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All you wanted to know about Cyrillic but were afraid to ask

Posted by: aschilba | September 9, 2008 Comments Off on All you wanted to know about Cyrillic but were afraid to ask |

_183569.jpgорогие читатели, здравствуйте!
Hello everyone!
As the new year is accelerating into the weeks of studies, this blog will have different resources that might correspond to the in-class material being covered as well as bring you new information about some topics in Russian language.
This blog entry is dedicated to the phenomenon of the alphabet of Russian language and its history as a cyrillic alphabet.
The earlier version of the Cyrillic was more complex than the one in place right now. The alphabet underwent two major reforms, one of them as far back as the 18th century, while the second one occured in 1917, as Russian changed its niche from a language of an empire to a language of a multirepublic Union.

The website that we (the LLC) recommend for reference regarding the pronunciation of the letters is below. The encoding for the page of the individual letters can be changed in your browser as follows: [View] menu -> [Encoding] – select [ Windows Cyrillic] and view the captions for the letter in that mode.
We hope that this resource might help clear away any wonders one might have about the Russian alphabet of today and its pronunciation.
As of now, the letters found in the pre-reform alphabet are not used in print, unless it is somehow relevant to the historic nature of the printed material. Also, those characters are edited out or replaced with their equivalent when the pre-1917 novels, for example, are being republished.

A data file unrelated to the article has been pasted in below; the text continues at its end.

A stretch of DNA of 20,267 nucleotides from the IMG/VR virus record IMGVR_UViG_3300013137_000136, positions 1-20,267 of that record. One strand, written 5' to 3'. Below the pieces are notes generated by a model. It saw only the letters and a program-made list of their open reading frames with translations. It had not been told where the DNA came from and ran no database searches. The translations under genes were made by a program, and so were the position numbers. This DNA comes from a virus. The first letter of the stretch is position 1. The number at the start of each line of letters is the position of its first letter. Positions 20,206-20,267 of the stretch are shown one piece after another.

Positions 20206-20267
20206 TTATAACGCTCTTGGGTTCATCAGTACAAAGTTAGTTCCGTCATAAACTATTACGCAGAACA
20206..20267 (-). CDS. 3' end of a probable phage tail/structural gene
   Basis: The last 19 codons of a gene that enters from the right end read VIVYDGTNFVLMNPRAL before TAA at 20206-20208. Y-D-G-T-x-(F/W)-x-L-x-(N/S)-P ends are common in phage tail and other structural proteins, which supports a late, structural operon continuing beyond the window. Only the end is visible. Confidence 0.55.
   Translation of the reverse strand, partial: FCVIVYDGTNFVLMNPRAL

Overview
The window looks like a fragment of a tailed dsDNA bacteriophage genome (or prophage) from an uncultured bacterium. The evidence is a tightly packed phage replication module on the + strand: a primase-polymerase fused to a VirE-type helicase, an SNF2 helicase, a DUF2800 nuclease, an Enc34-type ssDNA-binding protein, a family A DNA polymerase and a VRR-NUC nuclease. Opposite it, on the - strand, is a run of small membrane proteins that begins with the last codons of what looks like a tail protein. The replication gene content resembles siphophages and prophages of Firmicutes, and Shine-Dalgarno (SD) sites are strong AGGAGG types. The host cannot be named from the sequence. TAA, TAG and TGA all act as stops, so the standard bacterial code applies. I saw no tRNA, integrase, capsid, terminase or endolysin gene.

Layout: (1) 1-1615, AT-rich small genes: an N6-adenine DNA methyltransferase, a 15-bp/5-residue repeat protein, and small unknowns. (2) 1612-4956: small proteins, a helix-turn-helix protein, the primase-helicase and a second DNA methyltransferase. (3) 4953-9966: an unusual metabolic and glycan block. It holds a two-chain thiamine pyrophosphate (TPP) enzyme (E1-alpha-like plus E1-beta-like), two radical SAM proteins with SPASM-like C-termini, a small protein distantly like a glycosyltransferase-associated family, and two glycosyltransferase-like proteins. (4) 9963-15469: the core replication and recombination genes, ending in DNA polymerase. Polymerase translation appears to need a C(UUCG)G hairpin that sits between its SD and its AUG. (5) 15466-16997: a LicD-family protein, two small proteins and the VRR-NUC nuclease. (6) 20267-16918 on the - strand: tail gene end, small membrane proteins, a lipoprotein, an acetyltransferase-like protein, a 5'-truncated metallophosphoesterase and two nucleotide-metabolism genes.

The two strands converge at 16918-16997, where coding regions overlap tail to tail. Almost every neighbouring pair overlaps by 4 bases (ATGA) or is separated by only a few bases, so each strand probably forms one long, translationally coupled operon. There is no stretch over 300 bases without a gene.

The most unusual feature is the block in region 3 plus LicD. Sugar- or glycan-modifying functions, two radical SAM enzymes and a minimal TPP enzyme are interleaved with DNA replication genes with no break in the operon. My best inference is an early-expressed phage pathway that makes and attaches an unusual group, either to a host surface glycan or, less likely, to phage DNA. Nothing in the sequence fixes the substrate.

If you want to see
1) a formal table along with a rather dry pronunciation guide of the RusAlph
2) the Old/Archaic/Obsolete/amazingly old Cyrillic set
3) comparison between the semi-old Cyrillic and the Greek alphabet,
please check out the following link!
We are still working on embedding more interesting and unusual representations of the cyrillic, but the links above should provide ample food for thought.
Also, the online source, the Wikipedia (why, of course, Wiki!) has some quite overwhelming content about/in cyrillc, as well as the RusWiki,
as it is sometimes referred to. But that content is easily found, so we leave it up to you to go through many articles on the Cyrillic, its role in the Eastern Europe’s written tradition, and such.
Below is the written lower-case alphabet that might be helpful in case you are practicing your Russian handwriting (in cursive lower-case, that is). This cursive font differs from mine, for example. but then again, my Cyrillic handwriting could use some improvement.
Have a great day!

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